There’s actually a sub-current in our Judeo-Christian tradition that pulls us that way. Humanity and divinity as one. I and the Father are one. Not two as in dualism. Not either/or. But both/and. It’s called non-dualism. It’s similar to Buddhism on that count, not to mention in synch with science and its notion that everything is one, everything is light or energy vibrating at different speeds. And to think our Great Ancestors intuited that and said it the only way they could: God is one. Everything is one.

A few hours later Moses left the mountain and returned to base camp. He saw the golden calf and ordered 3000 people slaughtered in the name of God—or was it in the name of Moses?—for treason. That episode ends with Moses blessing the executioners and their swords and ordering them to keep them sharp.

It was as though Moses said: I am who I am and I am NOT forgiving. I am NOT merciful or tolerant. I am a raging warlord. I will judge and I will punish. I am righteous and you are wicked. And that’s the loud voice of dualism in our tradition. You must be one or the other. You can’t be both! So we must destroy the wicked.

Vengeance, it seems, is our species’ primal instinct. But it doesn’t have to be final instinct. We can change. We are evolving. Not automatically. Choices must be made, like who is favored and who is not.

The gospel lesson for today is a parable, told by Jesus, about the Kingdom of God in which a king’s invitation to his son’s wedding feast is snubbed by the king’s noble friends. So the king orders them killed, then invites the poor and lame to attend. The king notices one disheveled attendee improperly dressed and orders him bound hand and foot and hurled into a dungeon.

We may be evolving. But choices must be made, like who to exclude and who to include at the Table.

It’s as though the king said: I am who I am and I am NOT forgiving. I am NOT merciful or tolerant. I will judge and I will punish.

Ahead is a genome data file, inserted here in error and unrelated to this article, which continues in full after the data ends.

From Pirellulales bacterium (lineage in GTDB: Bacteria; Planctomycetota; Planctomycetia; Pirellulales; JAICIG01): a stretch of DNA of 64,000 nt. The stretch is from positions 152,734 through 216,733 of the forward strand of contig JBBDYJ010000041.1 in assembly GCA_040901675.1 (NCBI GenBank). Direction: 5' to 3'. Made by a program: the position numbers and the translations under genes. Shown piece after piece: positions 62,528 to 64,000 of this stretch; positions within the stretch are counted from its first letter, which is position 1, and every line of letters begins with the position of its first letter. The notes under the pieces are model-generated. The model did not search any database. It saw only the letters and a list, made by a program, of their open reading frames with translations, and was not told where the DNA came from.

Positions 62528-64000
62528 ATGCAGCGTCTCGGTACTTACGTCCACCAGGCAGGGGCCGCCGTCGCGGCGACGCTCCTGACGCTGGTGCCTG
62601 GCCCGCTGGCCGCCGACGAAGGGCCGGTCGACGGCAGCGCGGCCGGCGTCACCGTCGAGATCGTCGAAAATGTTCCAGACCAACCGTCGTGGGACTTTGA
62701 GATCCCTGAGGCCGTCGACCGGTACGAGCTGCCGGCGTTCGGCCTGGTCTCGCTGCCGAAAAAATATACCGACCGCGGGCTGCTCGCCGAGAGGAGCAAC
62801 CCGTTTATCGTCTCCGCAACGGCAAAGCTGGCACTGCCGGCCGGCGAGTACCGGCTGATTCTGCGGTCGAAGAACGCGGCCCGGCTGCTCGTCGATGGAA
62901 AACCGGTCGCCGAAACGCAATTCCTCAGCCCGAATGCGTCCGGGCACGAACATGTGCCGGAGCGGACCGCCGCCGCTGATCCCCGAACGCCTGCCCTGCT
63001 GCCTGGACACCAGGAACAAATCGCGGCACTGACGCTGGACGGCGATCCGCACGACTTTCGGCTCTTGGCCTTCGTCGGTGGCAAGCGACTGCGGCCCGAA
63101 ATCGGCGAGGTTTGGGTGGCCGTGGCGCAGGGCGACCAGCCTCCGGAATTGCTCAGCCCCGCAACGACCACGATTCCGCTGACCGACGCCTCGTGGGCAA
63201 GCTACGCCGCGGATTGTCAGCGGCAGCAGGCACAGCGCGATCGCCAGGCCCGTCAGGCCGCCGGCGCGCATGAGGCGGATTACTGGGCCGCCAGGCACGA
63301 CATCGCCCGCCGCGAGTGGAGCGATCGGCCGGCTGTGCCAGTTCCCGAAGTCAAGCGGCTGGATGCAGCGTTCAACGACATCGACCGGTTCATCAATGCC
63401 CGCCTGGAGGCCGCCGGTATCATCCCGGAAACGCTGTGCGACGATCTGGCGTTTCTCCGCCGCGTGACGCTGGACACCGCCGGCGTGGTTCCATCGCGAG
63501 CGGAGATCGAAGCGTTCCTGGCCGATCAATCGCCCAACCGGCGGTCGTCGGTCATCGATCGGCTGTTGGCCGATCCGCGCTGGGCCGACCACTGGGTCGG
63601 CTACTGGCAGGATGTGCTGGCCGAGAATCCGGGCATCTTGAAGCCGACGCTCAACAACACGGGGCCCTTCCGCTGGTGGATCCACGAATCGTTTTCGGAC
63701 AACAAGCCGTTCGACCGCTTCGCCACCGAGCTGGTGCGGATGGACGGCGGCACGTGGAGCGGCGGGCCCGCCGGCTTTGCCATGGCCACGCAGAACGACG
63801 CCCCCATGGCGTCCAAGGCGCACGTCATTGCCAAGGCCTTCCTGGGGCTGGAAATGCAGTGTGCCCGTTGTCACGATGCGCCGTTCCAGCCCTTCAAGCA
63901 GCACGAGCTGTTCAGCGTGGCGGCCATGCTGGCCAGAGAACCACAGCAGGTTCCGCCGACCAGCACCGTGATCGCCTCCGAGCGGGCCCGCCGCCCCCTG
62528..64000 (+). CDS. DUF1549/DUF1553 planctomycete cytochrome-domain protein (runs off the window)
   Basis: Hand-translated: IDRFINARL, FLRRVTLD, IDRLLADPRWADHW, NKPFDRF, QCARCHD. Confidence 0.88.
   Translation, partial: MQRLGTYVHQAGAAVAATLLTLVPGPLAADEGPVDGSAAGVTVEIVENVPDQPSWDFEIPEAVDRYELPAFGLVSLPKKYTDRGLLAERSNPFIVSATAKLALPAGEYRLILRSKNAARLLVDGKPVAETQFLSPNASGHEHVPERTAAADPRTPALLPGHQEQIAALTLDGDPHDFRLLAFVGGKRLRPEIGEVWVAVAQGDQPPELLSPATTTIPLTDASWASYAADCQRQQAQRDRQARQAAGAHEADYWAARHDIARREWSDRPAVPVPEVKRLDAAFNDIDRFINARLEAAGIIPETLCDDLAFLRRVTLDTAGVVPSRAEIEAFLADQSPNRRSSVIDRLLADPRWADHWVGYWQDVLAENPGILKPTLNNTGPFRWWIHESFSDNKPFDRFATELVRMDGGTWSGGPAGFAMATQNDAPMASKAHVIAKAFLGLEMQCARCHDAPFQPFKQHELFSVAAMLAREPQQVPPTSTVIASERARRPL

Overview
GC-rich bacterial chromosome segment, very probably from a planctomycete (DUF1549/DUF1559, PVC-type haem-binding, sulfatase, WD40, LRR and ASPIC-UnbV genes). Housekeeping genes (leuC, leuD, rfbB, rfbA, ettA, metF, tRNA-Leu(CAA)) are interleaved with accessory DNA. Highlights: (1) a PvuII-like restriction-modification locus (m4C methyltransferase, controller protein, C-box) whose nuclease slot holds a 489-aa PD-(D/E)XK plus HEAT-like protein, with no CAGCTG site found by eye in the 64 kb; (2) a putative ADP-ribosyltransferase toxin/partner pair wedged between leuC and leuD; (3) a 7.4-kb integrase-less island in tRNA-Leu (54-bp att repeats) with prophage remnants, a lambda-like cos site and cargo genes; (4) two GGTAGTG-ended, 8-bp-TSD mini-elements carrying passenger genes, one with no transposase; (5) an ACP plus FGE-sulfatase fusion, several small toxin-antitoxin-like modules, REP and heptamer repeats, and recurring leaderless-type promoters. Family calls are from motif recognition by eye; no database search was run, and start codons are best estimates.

Is that the voice of a god we honor and respect?

You know and I know we must get beyond that kind of god and on to a god of love or no god at all. And believe it or not, our religious tradition helps us, if we can tap into that deeper sub-current.

Ironically, our tradition is anti-god. If Jesus is God then Jesus must be crucified. If you meet the Messiah on the road…

By one way of seeing it, our tradition is anti-god. No gods but this one and this one is nothing. No thing. Make no graven images, we warn ourselves, because the image of god is in human beings, which I take to mean: creativity—our god-like capacity like no other species on earth to create and to destroy. It’s both awesome and horrifying. We don’t need to be told that by a voice outside. We can see that for ourselves within human experience.

One of the coolest things about our tradition—and believe me there are plenty of uncool things—one of the coolest things is its playfulness about God.

Here’s one example.

Moses once asked to see God’s face. No one can see my face and live, said God. But if you’ll crouch down in that hole and not open your eyes until I pass by, I will let you see my backside. (No, I didn’t make that up. It’s in the Bible.)

And here’s another example.